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This article was published on August 11, 2011

Hey Twitter, activity streams are great but why is it still so hard to track a conversation?

Hey Twitter, activity streams are great but why is it still so hard to track a conversation?

The Problem

For a network that relies enormously on the interaction between its users, you would think Twitter would have integrated a way to easily follow these social exchanges by now.

There is an overwhelming amount of conversations happening on the platform with absolutely no easy way to track them. Sure, you can hashtag everything you say and hope your followers are smart enough to keep the tag in their @replies, but let’s face it: not everyone on Twitter is a social media genius or wants to waste their time with hacks or ugly hash tags. And unfortunately, other than searching for replies directly via Twitter search or clicking time stamps and conversation bubbles in attempt to track yourself back through the thread, you’re SOL when it comes to discovering who else is actually jumping into the conversation.

For example, say The Next Web were to send out this tweet: “Hey guys! We’re looking for the best Apps on iPhone. Reply with your favs & why!” TNW would obviously be able to see every mention and reply, but what about everyone else interested in what’s going on? There is currently no way to view the replies of every person who has responded to a particular tweet, which obviously makes me wonder: Why on earth not?

From those I’ve reached out to, the general opinion is that Twitter should have integrated this feature ages ago. Being able to directly upload pictures or track the Activity of those we follow is all well and good (thanks for the updates, Twitter!), but actually being able to view full conversations happening on the platform is a key element that this network seems to be missing. Unless you are directly involved in the conversation, every related tweet appears as confusing and out-of-context blurbs.

The Competition

This is one area where Google+ & Facebook succeed, but Twitter fails. On deeper networks like these, comments and replies are collected in forum-like posts where anyone can view what is being said in response to a particular update. In this way, further interaction is encouraged and users are more effectively able to add value to the discussion (provided they are actually interested in reading through it).

Don’t get me wrong, I love Twitter. I’m happy with the service (over 20,000 Tweets on my account is enough to prove that) and I regularly use it from both desktop clients and mobile devices. As a journalist, I am constantly relying on Twitter to source information and encourage discussion on a wide range of topics, but again, being able to view an entire discussion about a single topic between multiple users would be so beneficial to what I do.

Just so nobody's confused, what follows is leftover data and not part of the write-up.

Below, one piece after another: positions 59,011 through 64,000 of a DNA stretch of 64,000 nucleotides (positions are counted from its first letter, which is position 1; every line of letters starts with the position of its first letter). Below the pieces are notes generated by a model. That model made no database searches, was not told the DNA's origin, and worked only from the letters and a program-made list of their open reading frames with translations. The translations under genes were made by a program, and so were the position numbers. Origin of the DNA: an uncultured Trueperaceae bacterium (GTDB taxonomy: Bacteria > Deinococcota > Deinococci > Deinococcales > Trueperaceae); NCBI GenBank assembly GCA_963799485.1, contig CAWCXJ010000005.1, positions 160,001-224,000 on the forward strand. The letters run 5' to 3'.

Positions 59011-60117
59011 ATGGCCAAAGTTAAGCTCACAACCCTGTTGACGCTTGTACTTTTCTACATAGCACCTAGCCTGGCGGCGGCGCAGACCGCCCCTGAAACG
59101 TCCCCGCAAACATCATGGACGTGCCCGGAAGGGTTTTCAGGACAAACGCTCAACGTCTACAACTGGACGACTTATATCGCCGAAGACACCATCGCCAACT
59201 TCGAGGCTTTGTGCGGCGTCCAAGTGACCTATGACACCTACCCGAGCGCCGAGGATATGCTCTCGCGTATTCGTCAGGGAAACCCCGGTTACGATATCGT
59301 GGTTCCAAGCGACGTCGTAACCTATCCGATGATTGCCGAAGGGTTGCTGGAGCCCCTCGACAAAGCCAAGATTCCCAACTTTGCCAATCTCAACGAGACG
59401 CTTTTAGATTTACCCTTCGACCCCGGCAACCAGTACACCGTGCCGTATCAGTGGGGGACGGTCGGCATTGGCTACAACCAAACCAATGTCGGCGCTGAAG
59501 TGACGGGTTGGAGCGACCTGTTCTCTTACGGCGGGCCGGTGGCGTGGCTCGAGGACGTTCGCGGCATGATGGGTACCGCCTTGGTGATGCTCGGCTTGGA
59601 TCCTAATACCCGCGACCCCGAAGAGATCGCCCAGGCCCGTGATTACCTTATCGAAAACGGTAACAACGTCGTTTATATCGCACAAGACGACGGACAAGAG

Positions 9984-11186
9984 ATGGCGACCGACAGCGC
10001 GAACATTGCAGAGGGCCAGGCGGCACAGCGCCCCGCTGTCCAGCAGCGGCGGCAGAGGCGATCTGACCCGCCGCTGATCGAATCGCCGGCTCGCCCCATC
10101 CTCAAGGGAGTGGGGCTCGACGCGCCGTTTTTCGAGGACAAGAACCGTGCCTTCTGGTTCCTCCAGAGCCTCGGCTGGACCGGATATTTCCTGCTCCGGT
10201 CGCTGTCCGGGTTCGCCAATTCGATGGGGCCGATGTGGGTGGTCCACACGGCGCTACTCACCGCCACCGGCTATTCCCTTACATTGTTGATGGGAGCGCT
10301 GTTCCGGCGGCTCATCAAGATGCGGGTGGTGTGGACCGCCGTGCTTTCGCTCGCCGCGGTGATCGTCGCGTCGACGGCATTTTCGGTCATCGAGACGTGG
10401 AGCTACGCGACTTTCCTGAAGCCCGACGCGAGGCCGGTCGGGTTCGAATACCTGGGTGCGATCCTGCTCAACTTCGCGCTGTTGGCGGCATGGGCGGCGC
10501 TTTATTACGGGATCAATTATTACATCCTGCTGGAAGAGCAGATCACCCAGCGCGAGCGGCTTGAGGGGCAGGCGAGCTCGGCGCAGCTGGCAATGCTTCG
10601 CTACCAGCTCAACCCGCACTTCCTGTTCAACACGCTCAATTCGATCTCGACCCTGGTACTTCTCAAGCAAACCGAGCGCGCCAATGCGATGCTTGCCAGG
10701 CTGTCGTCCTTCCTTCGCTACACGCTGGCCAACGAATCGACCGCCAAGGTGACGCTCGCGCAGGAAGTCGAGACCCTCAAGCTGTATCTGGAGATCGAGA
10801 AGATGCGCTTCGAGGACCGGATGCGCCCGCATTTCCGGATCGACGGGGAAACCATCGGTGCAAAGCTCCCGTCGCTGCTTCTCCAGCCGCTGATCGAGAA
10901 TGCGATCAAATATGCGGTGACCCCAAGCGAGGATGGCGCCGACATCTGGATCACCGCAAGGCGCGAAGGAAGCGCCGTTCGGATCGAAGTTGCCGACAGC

There are a few third party tools that try to meet this need, but ultimately fail in terms of full conversation viewing. Bettween, for example, only shows conversations that occur between a maximum of two users. Twitoaster successfully threads conversations, but has since been shut down. Tweetree and ThreadedTweets are two services that “improve” the Twitter experience by adding more interesting features, but are also dated and go relatively unused.

Twitter itself seems to try and track conversations for you. Viewing a tweet directly from its web App, for example, will load a few replies, but you can only view the most recent tweets (a max of 8 responses). What if you wanted to track a larger conversation? 8 tweets replying to a post that may or may not be related to the topic aren’t going to help you.

Most Requested Features

The option to easily track full conversations on Twitter seems like a no-brainer, but that’s not all Twitter users are after. When reaching out to our followers, many of them quickly shot in their suggestions for various Twitter features. Some of my favorites are: Spam filters (needless to say), a way to track who your most “loyal” followers are, multiple account login (without having to use tools like TweetDeck or HootSuite), group DMs, tweet editing (within a certain time frame of the tweet being sent out), and Analytics.

There are a number of ways to improve Twitter, many of which I haven’t mentioned here. What are your thoughts on possible features? How important are replies and conversations to you? Are you happy with the service as is, are new features a must or should Twitter ensure simplicity is paramount? Let us know in the comments below.